Pressures from activist investors are expected to remain and to develop in a context where, with the purpose of rendering European financial markets more attractive, regulations on multiple voting rights are under discussion in France and at the European Union level.
Contemplated Developments on Multiple Voting Rights
The “one share, one vote” principle applicable to listed companies could be challenged in the coming months. Nowadays, only double voting rights are authorised and strictly regulated. In an attempt to attract more companies to the European capital markets, in particular tech companies, discussions are being held on the possibility of listing companies that have shares with multiple voting rights.
In practice, these shares would be issued to founders for them to keep control of their companies for a limited period of time after their initial public offering. Although multiple voting rights have been widely criticised, especially by activist funds, since they disconnect shareholdings and political power, they are spreading in the USA and in the UK. On Wall Street, one third of companies going public in 2021 had multiple voting shares.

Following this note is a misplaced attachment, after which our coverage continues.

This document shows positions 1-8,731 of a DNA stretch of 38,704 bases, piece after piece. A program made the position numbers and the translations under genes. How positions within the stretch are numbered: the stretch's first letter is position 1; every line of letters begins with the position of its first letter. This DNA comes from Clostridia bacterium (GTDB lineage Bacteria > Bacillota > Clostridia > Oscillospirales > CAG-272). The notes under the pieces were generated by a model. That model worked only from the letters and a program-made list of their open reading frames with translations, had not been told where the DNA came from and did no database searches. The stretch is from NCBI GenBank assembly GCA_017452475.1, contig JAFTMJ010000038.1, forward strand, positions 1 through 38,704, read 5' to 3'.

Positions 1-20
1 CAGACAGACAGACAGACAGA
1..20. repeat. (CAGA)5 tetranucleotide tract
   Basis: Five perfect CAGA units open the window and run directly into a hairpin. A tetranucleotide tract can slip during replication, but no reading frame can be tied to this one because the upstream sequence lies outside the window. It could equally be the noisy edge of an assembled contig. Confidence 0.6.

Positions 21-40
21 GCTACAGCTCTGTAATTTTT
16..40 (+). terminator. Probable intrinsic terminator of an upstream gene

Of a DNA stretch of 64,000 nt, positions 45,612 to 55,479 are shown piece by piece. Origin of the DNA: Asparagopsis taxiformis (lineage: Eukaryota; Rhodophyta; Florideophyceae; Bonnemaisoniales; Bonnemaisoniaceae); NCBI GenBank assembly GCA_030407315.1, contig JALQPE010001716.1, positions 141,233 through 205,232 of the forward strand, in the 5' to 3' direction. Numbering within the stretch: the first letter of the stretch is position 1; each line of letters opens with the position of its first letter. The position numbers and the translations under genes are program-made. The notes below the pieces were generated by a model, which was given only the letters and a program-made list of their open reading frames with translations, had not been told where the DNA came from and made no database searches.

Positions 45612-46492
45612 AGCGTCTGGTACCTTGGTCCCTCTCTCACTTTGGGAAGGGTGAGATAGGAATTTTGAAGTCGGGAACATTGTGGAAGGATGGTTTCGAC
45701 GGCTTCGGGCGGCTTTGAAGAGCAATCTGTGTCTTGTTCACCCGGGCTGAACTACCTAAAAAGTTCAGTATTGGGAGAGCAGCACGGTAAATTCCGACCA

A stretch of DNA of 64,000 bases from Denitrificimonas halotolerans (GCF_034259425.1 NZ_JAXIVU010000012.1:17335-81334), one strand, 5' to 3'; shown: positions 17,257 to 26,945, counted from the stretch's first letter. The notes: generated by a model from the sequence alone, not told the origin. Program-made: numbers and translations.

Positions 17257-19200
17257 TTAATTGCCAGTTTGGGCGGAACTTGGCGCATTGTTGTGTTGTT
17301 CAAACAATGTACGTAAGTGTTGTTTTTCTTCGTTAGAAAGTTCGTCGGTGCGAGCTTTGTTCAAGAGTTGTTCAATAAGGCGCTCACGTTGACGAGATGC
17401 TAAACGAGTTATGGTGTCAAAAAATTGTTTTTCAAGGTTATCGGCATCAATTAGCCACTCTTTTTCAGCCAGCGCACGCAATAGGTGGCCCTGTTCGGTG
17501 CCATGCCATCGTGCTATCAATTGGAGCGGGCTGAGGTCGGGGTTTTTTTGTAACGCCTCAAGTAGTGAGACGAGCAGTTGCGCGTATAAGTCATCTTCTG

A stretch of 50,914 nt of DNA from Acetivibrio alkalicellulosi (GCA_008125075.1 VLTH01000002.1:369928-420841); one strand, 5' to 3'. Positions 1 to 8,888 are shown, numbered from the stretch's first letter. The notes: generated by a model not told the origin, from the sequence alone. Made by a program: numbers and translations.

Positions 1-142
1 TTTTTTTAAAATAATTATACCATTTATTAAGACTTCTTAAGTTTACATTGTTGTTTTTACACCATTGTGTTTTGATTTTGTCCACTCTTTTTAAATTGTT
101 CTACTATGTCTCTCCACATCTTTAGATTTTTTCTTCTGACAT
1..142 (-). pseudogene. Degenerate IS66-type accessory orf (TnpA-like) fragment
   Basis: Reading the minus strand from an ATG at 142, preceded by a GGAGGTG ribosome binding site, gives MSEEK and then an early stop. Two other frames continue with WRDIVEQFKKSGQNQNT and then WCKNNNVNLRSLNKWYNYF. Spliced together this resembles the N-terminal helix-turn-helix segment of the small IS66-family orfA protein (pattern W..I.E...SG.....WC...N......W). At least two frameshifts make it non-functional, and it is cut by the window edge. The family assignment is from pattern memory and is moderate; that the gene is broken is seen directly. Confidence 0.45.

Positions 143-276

In France, an influent legal think tank, the HCJP (Haut Comité Juridique de la Place financière de Paris), is currently drafting a report on the pros and cons of multiple voting rights for listed companies. The report is due this spring. Another professional legal think tank, the Club des Juristes, proposed, last December, to allow the issuance of multiple voting rights to sponsors of special purpose acquisition companies (SPACs). At the European level, the European Commission issued a public consultation on the so-called Listing Act last winter and questioned professionals and local authorities on their views on multiple voting rights.